Is this a really boring drug ring?
September 15, 2016 2:29 PM   Subscribe

How is a pharmacy providing me a prescription for free that isn't covered by my insurance?

I got a prescription from my (new) dermatologist for a topical that my insurance doesn't cover. My CVS pharmacist was told pre-authorization was required so I called the dermatologist. Instead of going through pre-authorization, they sent my prescription to their "specialty pharmacist" and told me that this pharmacy would work with the insurer and if that didn't work out the pharmacy could offer me my prescription for a reduced fee. The pharmacy just called, and the insurer is still balking so they are going to provide me with my prescription for free, including the shipping costs (they are located in Virginia, I am in DC). This is a prescription that retails for over $500. How is this possible? What system is in place here? I don't want to tempt fate since this has worked out incredibly well, but I'm quite curious about the mechanism at work.
posted by HonoriaGlossop to Health & Fitness (7 answers total) 4 users marked this as a favorite
 
Many pharma companies have programs that provide their medications for free or greatly reduced cost to those who are not covered by insurance. They make enough from insured folks to cover the cost (see the recent upset about the rise in price for Epipen and then google Epipen coupons). Good pharmacies will help locate those for you. It's very possible that you found a good pharmacy.
posted by goggie at 2:51 PM on September 15, 2016 [4 favorites]


There are various programs:

http://rxassist.org/

Patient assistance programs are run by pharmaceutical companies to provide free medications to people who cannot afford to buy their medicine. RxAssist offers a comprehensive database of these patient assistance programs, as well as practical tools, news, and articles so that health care professionals and patients can find the information they need. All in one place.


How to Get Free Prescription Meds
posted by Michele in California at 3:00 PM on September 15, 2016


I can't answer your question about how prescription prices are deterimed*, but for future reference, you can get often get similar jaw-dropping differences in prices by using goodrx, which costs you nothing.

Last summer a family friend paid ~$450 for Zyprexa at the local CVS and later learned that the goodrx price at CVS was ~$150.

The goodrx price for the exact same prescription at Walmart was $14.


*Though given what makes the news, I would bet hard money that it has little to do with the cost of developing and manufacturing the meds and that anything resembling human decency is removed from consideration.
posted by she's not there at 3:05 PM on September 15, 2016 [2 favorites]


From an economic standpoint, the pharma companies basically have every incentive to provide drugs at low prices if they can't gouge an insurance company. The marginal cost to manufacture a drug for one patient is tiny -- all the real cost goes into the fixed up-front cost of drug development. So giving away a drug or selling it cheaply to a patient who would otherwise do without doesn't cost them much. Hence why pharmaceutical companies tend to have these programs that provide a drug very cheaply if you can show that you don't have insurance or that your insurance won't pay for it.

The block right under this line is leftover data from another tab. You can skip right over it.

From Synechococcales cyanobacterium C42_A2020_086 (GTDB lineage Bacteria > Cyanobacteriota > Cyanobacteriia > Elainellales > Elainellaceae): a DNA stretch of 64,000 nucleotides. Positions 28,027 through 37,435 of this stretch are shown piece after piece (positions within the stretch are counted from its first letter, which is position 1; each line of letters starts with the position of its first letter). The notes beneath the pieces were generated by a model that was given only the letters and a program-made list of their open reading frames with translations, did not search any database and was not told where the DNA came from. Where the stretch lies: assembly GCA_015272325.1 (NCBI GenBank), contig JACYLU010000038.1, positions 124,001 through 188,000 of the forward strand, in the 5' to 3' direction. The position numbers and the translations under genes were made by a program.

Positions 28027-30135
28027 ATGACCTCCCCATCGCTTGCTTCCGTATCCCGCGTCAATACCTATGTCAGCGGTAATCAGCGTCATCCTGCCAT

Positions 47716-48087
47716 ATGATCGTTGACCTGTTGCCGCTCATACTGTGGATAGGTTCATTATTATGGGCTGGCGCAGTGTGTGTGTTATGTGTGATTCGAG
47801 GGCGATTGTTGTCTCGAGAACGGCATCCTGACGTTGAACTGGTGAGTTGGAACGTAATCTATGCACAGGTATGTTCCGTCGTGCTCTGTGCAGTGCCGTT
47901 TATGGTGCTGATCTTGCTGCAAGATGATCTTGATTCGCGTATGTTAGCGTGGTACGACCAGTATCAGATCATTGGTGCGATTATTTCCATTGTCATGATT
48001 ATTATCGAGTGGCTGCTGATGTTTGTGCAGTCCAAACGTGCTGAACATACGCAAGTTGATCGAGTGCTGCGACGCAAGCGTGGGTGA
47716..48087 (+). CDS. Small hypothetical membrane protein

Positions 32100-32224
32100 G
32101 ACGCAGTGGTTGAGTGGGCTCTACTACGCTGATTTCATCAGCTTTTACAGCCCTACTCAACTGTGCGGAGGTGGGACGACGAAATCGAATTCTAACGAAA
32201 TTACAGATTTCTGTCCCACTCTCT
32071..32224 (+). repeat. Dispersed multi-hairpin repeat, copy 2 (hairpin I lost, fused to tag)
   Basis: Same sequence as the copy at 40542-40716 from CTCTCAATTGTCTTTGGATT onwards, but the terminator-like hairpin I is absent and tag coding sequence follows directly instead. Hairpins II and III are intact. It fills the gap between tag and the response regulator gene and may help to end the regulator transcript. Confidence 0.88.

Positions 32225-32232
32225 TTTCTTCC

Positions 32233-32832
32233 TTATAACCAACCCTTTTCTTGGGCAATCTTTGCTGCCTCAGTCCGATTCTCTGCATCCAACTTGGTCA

posted by mister pointy at 3:08 PM on September 15, 2016 [1 favorite]


Have you followed or heard anything about Valeant and the scandal that has unfolded there, which has specialty pharmacy at the heart of it? In addition to using/owning specialty phramacists, Valeant also uses patient assistance programs. They also have a big portfolio of dermatological drugs.

The details are not clear to me, but I believe the idea is thus: 1) acquire a drug with high market share and low price, 2) raise the price aggressively and/or use specialty pharmacies to do things like sell a three month supply when only one month is needed, 3) when insurance companies start pushing back, subsidize the cost using patient assistance programs so that the actual "price" of the drug isn't marked down.

How step #3 plays out is somewhat of a mystery. It seems like a way to buy time. In the near-term, they fight off the stingy insurers while gouging those who haven't clued in yet. There may also be accounting shenanigans going on (e.g., they recognize full-price of the drug as revenue but bury the patient assistance expense in some manner that inflates earnings) but I'm only guessing. They also don't want to lose market share. Your insurance company may not be paying up now but if no other manufacturer can supply the drug for cheaper, perhaps the insurer eventually gives in.
posted by mullacc at 3:45 PM on September 15, 2016 [3 favorites]


Have you followed or heard anything about Valeant and the scandal that has unfolded there, which has specialty pharmacy at the heart of it? In addition to using/owning specialty phramacists, Valeant also uses patient assistance programs. They also have a big portfolio of dermatological drugs.

Yep. I had a situation like the OP when my dermatologist suggested I try Jublia (which is a Valeant drug). She had a coupon for "no co-pay" for the first bottle, but then subsequent bottles might cost. I had to call the Valeant pharmacy and the prescription was filled by them via mail. I never refilled it but apparently now they are using Walgreens to fill these types of prescriptions instead of their own specialty pharmacy.
posted by candyland at 4:30 PM on September 15, 2016


Sure enough, it is a Valeant drug.
posted by HonoriaGlossop at 5:20 PM on September 15, 2016


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